The Parthenon was built in Athens, Greece, during the fifth century b.c.e. to honor the city’s patron deity, Athena. Following the Persian War, which ended in 487 b.c.e., Athens was at the height of its power. Under the leadership of Pericles, the Athenians used war monies to begin building the Parthenon in 448 b.c.e.

Architects Ictinus and Callicrates erected the temple atop the southern flank of the Acropolis, the central hill of the Greek city-state that was used for defensive and religious purposes, in 17 short years, completing the decorations by 432 b.c.e.

Built of marble from Mount Pentelicus, the Parthenon is of post-and-lintel construction, block on block without mortar. A simple Greek temple plan comprises two back-to-back halls. The smaller inner hall (the opisthodomos) housed the treasury and temple rites, while the Parthenon’s larger main room (the cella) housed the statue of the goddess Athena.

The short but wide cella is surrounded by a continuous wall of columns (the peristyle) that supports the upper elements of the structure between the tops of the columns and the roof (the entablature) on massive horizontal beams (the architrave).

The cella also has a large front porch (the pronaos). The peristyle columns are of the Doric order. Doric columns are fluted and are topped by plain square or rectangular slabs, without decorated bases. The massive Doric columns have an outward curvature in the middle.

This swelling, or entasis, is an architectural refinement used to correct the optical illusion from a distance that the column is disproportionately thinner in the middle than at the top and the bottom. Eight Doric columns spread across each end of the Parthenon, with 17 along each side, making the octastyle, peripteral building the largest of all Doric temples.

A colossal polychrome ivory-and-gold cult statue of the goddess Athena Parthenos (Athena, Virgin) by sculptor Phidias (c. 490–c. 430 b.c.e.) stood in the cella. A two-story colonnade (pteron) of Doric columns supported a wooden roof above the statue.

The roof of the smaller treasury hall was supported by four square-set Ionic columns, which are thinner and more delicate in scale, have decorative bases, and display ornamental scroll capitals (volutes). The architect Ictinus is credited with this innovative use of the Ionic order within the Doric order.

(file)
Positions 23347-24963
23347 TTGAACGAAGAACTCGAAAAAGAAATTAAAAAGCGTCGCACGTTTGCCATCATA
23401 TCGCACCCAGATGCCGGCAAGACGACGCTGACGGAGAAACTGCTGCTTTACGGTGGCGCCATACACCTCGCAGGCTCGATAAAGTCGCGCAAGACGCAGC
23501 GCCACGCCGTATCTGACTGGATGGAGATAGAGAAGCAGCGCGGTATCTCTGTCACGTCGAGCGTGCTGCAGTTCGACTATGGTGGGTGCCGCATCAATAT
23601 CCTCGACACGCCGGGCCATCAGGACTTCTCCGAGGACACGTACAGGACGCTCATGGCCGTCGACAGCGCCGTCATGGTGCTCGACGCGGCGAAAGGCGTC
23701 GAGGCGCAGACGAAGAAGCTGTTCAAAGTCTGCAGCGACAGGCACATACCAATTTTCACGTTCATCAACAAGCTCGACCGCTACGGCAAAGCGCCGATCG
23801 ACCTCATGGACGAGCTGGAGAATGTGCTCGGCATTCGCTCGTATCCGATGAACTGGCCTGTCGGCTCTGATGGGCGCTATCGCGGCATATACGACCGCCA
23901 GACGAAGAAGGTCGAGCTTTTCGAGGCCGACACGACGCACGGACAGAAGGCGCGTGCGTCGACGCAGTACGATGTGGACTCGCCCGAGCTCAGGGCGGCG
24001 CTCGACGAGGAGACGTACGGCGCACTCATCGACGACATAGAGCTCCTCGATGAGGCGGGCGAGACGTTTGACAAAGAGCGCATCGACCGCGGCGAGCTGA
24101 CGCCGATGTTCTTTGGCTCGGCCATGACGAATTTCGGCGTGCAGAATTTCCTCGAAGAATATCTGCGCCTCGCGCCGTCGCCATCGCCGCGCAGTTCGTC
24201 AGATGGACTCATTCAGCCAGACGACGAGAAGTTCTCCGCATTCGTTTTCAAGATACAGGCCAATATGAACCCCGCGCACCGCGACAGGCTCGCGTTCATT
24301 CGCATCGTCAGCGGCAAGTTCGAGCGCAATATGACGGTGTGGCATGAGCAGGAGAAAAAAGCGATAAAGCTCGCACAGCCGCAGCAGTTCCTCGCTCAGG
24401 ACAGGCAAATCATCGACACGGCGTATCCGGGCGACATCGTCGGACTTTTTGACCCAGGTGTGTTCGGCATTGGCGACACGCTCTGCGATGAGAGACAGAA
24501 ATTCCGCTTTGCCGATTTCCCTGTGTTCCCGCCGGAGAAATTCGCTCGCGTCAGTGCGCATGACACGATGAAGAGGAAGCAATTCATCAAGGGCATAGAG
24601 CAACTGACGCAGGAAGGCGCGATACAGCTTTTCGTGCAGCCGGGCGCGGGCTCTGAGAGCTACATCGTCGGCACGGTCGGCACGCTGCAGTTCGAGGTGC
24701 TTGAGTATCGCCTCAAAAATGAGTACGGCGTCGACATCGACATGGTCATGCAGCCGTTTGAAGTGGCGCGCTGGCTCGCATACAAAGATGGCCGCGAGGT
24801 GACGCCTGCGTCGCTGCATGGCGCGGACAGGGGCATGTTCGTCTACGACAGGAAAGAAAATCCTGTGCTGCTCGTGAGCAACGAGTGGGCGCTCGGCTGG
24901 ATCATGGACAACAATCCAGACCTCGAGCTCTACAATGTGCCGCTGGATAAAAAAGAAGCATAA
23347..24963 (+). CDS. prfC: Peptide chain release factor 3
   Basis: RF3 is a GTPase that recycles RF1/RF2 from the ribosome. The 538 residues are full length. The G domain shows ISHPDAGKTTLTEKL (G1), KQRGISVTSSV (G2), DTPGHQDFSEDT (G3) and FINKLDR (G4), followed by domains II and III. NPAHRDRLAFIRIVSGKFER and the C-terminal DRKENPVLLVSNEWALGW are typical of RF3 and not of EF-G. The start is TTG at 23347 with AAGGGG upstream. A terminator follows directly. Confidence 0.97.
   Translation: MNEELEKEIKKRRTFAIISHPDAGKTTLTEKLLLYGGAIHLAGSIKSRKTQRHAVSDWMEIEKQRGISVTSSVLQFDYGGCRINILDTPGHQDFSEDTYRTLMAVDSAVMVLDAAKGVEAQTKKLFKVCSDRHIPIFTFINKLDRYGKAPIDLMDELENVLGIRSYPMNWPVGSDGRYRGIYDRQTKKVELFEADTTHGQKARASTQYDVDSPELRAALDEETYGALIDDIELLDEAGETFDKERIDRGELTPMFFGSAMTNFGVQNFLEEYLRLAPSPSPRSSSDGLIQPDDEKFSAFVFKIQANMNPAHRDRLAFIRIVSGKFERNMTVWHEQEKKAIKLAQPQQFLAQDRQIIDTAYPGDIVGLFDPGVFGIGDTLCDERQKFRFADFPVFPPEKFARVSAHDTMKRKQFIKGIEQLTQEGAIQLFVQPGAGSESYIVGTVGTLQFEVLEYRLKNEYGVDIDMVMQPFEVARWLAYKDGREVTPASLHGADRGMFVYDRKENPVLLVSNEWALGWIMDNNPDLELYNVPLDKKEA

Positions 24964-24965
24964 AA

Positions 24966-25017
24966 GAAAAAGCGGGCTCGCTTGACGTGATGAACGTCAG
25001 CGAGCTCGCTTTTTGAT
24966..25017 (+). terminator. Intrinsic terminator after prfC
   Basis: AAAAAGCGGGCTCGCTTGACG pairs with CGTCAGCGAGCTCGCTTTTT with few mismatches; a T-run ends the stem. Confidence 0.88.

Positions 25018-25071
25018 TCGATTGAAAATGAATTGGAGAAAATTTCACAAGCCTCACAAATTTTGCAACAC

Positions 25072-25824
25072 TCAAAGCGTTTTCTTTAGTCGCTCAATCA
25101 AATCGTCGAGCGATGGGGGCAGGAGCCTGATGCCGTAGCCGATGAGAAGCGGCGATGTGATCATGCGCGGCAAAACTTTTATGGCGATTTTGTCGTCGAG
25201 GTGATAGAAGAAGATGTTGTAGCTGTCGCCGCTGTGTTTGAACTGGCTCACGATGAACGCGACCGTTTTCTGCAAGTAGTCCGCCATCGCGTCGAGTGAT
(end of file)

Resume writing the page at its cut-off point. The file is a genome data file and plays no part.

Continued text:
The exterior sculptural decoration of the Parthenon consisted of the metopes, pediments, and the friezes. There were 92 metopes, rectangular panels flanked by triglyphs, which are rectangular blocks containing sculptures in very high relief, above the outer colonnade.

The pediments, triangular gables at the top of the front and back of the temple, bear figures almost in the round. The birth of Athena was placed on the east pediment, and on the west, Athena’s contest with the sea god Poseidon for the Athenian lands.

The figure of Dionysus and the Three Goddesses from the east pediment are considered to be some of the finest extant examples of classical Greek sculpture. The frieze, a decorative sculpted band that runs horizontally along the Parthenon’s entablature for 525 feet, is found above the exterior temple walls and inside the outer colonnade.

These contain low-relief sculptures, which were carved in place c. 442–438 b.c.e., of a Panathenaic procession. On the north, bas-relief horsemen are preparing to mount, water bearers carry hydra, and girls and stewards follow.

In the central scene on the east side a priest and an attendant holding a peplos, the sacred robe presented to Athena during the Panathenaia, enact a ceremony. On either side of them, seated gods look on—Hermes, Dionysus, Demeter, and Ares on the left, and Poseidon, Apollo, and Artemis on the right.

In 1806 Thomas Bruce, the seventh earl of Elgin, removed many of the Parthenon sculptures and deposited them in the British Museum. Many of the Parthenon’s original sculptures, hence called the "Elgin Marbles", now reside in the Acropolis Museum, the British Museum’s Duveen Gallery, and the Louvre.

The Parthenon existed as a temple to Athena until the fourth century c.e. During the fifth century the cult statue of Athena was taken to Constantinople where it was destroyed during the Fourth Crusade. Since this time the Parthenon has been used as a Christian church and a mosque.

In 1687 the southern side sustained considerable damage in an explosion due to the storage of gunpowder. In 1832 when Greece gained independence, all of the medieval and Ottoman additions were removed from the Parthenon, and it became a national historic precinct of the Greek government.

After 1975 the Greeks began to restore the Acropolis, including the Parthenon, and to create measures to protect the historic structure from tourist traffic and environmental pollution. A full-scale replica of the Parthenon was built in downtown Nashville, Tennesee, in 1897 for the Centennial Exposition, and it houses a full-scale recreation of the polychromed Athena Parthenos statue by sculptor Allen LeQuire.